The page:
John Shearer: 2 Forgotten Photos Of Lyndhurst Mansion Rediscovered

Tuesday, March 13, 2018

Over the years, the legend of the Lyndhurst mansion in Riverview seems to have grown.

Built about 1910 and designed by Atlanta architect W.T. Downing, the 34,000-square-foot structure was one of the largest and most elegant homes in the South of its era.

The fact that it was torn down in 1960 for the construction of some mid-century homes added to its mystique, as did the story that it was vacant for nearly 20 years before being razed.

The wealth that homeowner J.T. Lupton had gained from bottling such an identifiable drink as Coca-Cola and the benefiting foundation named after the home have also kept the structure somewhat in the public eye.

While the attention on the home located off Riverview Road just a couple hundred yards north of the current Riverview Park has been great over the years, the number of photographs of it has been small.

Besides a couple of photos taken from the air and one or two taken from the front, few other photographs seemed to have been published in recent decades or are easily accessible to the public domain.

But a recent glance at some old bound volumes of Zella Armstrong’s The Lookout magazine on file at the Chattanooga Public Library uncovered two more.

Suzette Raney from the library staff has tried to go through and index names and references in the volumes of the periodical local magazine published by the noted social writer and historian of the early 20th century, and she found several references to Lyndhurst.

I decided to check through her listings and found two photographs I had not seen before. One, in an April 1923 edition and which ended up scanning in kind of a grainy quality, shows the first-ever close-up of the back of the home I have ever seen.

Virtually every window has an awning over it, perhaps due to the fact that the backside of the home faced the setting sun in those pre-air conditioning days. Numerous fireplace chimneys are also present.

One can also get a feel for what the terraced gardens area in the back must have looked like.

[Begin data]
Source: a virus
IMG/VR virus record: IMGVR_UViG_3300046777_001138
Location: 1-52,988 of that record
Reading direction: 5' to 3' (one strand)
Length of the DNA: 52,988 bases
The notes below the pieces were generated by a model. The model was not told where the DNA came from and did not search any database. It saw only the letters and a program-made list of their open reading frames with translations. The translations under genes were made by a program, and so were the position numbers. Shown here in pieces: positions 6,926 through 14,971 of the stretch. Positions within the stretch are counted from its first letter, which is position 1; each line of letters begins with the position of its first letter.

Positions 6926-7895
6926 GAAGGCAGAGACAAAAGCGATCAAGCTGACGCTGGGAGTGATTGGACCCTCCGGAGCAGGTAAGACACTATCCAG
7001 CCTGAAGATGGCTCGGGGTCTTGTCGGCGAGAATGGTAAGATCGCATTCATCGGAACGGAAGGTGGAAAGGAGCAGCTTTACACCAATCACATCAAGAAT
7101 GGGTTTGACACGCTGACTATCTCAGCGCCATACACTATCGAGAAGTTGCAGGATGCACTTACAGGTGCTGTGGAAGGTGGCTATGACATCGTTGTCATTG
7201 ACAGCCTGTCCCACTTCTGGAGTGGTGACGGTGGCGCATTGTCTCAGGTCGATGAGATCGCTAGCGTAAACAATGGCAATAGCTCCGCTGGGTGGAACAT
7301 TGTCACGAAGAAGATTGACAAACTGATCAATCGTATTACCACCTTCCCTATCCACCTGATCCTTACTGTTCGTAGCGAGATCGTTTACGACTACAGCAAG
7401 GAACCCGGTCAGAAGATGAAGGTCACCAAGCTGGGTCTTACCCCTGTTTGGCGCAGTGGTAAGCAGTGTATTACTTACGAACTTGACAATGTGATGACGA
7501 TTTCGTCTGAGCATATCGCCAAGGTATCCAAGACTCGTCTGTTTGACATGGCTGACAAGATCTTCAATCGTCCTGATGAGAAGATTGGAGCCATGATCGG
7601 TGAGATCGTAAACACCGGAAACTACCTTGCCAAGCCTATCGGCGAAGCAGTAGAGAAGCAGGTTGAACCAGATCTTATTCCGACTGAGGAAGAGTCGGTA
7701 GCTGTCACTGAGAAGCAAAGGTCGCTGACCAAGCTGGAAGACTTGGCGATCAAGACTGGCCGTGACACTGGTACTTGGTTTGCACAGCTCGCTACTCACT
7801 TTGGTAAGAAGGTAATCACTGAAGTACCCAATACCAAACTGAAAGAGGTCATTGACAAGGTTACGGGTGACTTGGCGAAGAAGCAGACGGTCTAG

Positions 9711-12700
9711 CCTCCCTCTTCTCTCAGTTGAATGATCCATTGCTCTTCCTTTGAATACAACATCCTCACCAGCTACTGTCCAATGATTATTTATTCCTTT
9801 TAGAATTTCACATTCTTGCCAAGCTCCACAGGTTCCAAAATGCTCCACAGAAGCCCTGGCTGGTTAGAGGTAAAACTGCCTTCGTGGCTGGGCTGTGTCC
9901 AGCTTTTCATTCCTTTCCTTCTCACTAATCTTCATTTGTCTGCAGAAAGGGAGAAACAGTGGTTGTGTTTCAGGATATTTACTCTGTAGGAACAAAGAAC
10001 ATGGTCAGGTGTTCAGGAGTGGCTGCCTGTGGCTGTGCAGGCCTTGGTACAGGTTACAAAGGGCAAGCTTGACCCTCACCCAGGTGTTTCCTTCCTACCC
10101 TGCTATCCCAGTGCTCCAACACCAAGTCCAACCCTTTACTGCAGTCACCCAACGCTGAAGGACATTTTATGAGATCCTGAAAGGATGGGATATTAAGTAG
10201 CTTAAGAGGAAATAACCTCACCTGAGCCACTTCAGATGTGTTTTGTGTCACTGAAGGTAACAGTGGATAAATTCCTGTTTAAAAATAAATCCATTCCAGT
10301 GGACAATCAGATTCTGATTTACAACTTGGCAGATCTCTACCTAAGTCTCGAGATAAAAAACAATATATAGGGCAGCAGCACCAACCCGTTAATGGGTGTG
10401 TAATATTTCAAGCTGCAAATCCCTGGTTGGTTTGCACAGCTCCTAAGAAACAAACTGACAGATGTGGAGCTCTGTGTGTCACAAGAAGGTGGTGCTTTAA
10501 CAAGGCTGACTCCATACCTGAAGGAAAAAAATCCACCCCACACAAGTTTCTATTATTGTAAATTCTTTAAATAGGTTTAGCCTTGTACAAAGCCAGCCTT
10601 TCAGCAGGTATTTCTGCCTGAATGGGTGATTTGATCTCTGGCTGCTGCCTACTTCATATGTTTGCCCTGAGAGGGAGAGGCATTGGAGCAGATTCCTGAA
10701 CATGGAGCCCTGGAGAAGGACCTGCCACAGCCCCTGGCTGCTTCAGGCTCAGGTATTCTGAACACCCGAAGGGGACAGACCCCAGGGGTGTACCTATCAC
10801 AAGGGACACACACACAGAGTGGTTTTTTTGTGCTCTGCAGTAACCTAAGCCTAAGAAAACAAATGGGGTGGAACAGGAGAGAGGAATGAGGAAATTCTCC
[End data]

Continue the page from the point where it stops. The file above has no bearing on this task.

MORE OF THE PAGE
The other, from an April 1931 magazine, shows Mr. Lupton in a Marmon Club Roadster in front of the home. Marmon was a popular higher-end car of the early 20th century.

The Marmon company was known for such innovations as inventing the rear view mirror. A Marmon also won the first Indianapolis 500 in 1911.

The caption below the picture of Mr. Lupton said the car had been displayed in auto shows in New York and Chicago.

Mr. Lupton’s son, Cartter, who in the late 1920s built a nice home a few yards south of Lyndhurst, must have inherited his father’s interest in automobiles. He had a grease bay in his garage and liked to drive the more-modest Pontiacs.

Since this photo was taken apparently not long before the older Mr. Lupton’s death in 1933 and after the Luptons had lived in the residence for more than 20 years, Lyndhurst has a little more lived-in look. The curtain/drapes treatment on one of the windows looks a little uneven, for example.

But most consider Lyndhurst a perfect example of fine residential construction from that era.

Besides visually enhancing the Scenic City through nice homes, the Luptons played a large role in the growth of Chattanooga’s culture and education. That continued through Mr. Lupton’s late grandson, Jack Lupton, who helped revitalize Chattanooga’s riverfront.

And that cultural altruism has continued with his children as well. For example, Jack’s daughter, Alice L. Smith, is being honored this week at the Hunter Museum of American Art as one of the recipients of the Ruth Holmberg Arts Leadership Award. The late musician Booker Scruggs II is also being recognized.

The event is to take place at a facility that includes the former home of another Coca-Cola bottler, George T. Hunter, although the structure was built by Ross Faxon.

The influence of Coca-Cola bottling on Chattanooga definitely did not fizzle out, and now two more photos continue to show its visual and cultural impact in a historical sense as well.

Now all we need are some elusive interior shots of Lyndhurst!

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